Give Cycle Space: Dylan's story
12 May 2023
Our Give Cycle Space campaign, supported by Police Scotland, reminds drivers to leave space for a life.
Dylan McDonald, who regularly cycles to work in Edinburgh, shares why it's essential for drivers to give cycle space.
Ninety-seven percent of drivers agree that people who drive too close to people cycling are putting lives at risk. However, well over a third admit that they don’t see someone cycling as a person and are more focused on getting by them and carrying on with their journey. People who drive often fail to consider that cyclists are just like them – a person with a life and loved ones simply trying to get from A to B.
Dylan McDonald is a 26-year-old property administrator, who works for a housing association in Edinburgh’s south. As someone who cycles around 40 miles a week, he regularly uses his bike to commute from his home in Leith to work, meet up with friends and attend basketball training and games.
“Cycling has been my main mode of transport for about 14 years,” said Dylan. “When I was in school it gave me a new-found freedom, and as an adult, I find it the more practical way to get around Edinburgh, especially during peak times and festivals.”
Dylan cycles most days and said the experience of drivers passing too closely is frequent, especially during rush hour. He explained, “People are quite quick to go past you when in a rush to get to work or wherever they need to be, and they seem to rarely think about the person on a bike.
“A couple of months back, I had a really close shave with a driver at a left-only junction near the University of Edinburgh. When the light went green, the car beside me overtook me whilst I was turning on the junction and cut me off. I was wearing high vis and had my lights on, and the driver still only left about half a metre of space between us as he passed, nearly crashing into me – I was spooked and furious.”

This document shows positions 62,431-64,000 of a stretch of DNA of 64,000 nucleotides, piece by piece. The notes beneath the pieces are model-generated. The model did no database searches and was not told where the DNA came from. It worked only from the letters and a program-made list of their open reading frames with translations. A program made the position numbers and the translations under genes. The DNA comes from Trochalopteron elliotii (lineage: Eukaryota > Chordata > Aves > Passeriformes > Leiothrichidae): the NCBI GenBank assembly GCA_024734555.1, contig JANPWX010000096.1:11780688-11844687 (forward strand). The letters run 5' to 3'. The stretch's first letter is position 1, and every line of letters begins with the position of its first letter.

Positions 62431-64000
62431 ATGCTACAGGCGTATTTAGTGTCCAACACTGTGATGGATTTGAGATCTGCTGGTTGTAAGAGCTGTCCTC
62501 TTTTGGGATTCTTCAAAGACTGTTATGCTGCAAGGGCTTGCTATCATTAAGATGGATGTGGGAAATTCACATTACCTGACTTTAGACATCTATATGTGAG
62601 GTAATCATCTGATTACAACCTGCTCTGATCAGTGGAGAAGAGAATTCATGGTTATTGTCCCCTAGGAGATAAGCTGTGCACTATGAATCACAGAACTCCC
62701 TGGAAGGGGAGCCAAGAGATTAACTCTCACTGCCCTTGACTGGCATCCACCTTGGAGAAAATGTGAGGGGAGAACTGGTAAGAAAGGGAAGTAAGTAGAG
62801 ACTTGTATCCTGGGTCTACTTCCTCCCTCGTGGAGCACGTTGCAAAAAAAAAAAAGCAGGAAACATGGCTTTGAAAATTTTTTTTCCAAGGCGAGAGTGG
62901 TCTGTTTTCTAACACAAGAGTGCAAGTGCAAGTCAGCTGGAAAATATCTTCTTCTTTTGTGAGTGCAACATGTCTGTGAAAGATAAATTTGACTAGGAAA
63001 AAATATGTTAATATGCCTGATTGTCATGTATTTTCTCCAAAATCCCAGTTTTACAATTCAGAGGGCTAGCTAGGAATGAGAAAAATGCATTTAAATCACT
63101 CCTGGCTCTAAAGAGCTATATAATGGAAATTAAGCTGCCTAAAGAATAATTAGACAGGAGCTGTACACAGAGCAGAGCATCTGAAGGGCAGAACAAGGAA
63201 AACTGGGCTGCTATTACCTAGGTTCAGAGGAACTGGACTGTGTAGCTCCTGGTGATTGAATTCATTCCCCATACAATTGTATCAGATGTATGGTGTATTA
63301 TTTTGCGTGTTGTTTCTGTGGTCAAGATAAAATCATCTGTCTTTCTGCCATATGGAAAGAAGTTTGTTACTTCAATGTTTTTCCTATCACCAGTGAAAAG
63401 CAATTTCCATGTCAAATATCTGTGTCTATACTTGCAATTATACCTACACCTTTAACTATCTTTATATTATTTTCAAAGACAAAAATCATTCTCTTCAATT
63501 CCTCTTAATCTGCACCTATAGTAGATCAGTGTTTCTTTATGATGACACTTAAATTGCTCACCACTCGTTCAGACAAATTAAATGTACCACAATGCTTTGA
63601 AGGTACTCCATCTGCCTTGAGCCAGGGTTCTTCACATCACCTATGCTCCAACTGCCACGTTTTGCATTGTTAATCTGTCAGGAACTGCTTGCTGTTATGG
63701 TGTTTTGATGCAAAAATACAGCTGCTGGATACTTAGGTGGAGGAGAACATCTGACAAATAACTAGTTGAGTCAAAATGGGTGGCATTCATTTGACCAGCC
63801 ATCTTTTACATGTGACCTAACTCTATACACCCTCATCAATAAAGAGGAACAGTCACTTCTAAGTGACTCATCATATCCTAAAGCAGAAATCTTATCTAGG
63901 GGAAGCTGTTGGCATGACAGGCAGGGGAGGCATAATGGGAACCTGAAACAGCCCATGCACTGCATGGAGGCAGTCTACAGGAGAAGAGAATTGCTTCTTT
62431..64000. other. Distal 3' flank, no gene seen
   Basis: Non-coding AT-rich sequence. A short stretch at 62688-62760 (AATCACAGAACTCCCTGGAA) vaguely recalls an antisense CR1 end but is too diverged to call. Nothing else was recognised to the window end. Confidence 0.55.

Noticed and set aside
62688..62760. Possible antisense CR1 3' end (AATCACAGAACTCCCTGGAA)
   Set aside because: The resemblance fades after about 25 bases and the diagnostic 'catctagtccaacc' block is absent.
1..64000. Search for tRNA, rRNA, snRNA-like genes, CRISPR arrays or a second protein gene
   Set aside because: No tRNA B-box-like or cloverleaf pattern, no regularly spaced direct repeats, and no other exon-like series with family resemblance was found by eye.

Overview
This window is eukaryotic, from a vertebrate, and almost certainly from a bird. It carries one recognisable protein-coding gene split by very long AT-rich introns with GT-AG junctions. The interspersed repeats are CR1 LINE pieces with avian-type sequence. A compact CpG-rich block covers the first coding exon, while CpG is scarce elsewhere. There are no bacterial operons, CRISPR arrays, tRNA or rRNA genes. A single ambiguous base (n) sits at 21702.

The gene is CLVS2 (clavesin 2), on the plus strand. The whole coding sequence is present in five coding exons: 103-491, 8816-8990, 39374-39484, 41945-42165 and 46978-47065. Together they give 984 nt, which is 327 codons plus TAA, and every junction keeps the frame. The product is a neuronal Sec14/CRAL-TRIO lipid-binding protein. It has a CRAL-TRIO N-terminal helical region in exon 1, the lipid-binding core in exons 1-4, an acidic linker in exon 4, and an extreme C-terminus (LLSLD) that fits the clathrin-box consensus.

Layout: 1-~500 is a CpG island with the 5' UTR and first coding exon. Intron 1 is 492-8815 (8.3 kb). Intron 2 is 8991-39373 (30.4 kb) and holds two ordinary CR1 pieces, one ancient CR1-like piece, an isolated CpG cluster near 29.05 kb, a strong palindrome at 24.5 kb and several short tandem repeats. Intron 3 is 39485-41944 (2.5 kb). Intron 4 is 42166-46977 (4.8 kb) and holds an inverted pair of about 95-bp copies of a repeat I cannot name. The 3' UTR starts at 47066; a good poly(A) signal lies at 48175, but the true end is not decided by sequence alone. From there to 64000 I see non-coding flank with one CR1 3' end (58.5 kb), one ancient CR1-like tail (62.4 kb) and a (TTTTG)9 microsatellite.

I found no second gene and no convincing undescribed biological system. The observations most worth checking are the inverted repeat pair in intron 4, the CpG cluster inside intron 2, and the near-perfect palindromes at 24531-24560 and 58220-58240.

Unfortunately, Dylan’s experience is not unique. On average, four people cycling per week in Scotland suffer serious, potentially life-changing injuries from a vehicle collision – and close passes are a daily experience for people cycling. This driving is not just irresponsible and dangerous, it is also illegal, with drivers facing penalties – and in some cases convictions – for overtaking without allowing 1.5m of space between their vehicle and the cyclist.
Dylan added: “Close passes have made me extra vigilant – more than I should be, as I feel like I need to be the eyes for the driver, as well as for me, to make sure I’m visible and stay safe.
“I’ve recently passed my driving test, and considering people on bikes when you’re making choices as the driver is really honed into you when you’re learning. I think it’s a habit we forget about the longer we drive, but roads would be much safer if everyone understood the dangers at play from all perspectives when we share the road.”
Supported by Police Scotland, Cycling Scotland’s annual ‘Give Cycle Space’ campaign aims to reduce close pass incidents and make Scotland’s roads safer for people cycling by raising awareness of the legal passing distance and the responsibility of drivers to safely overtake.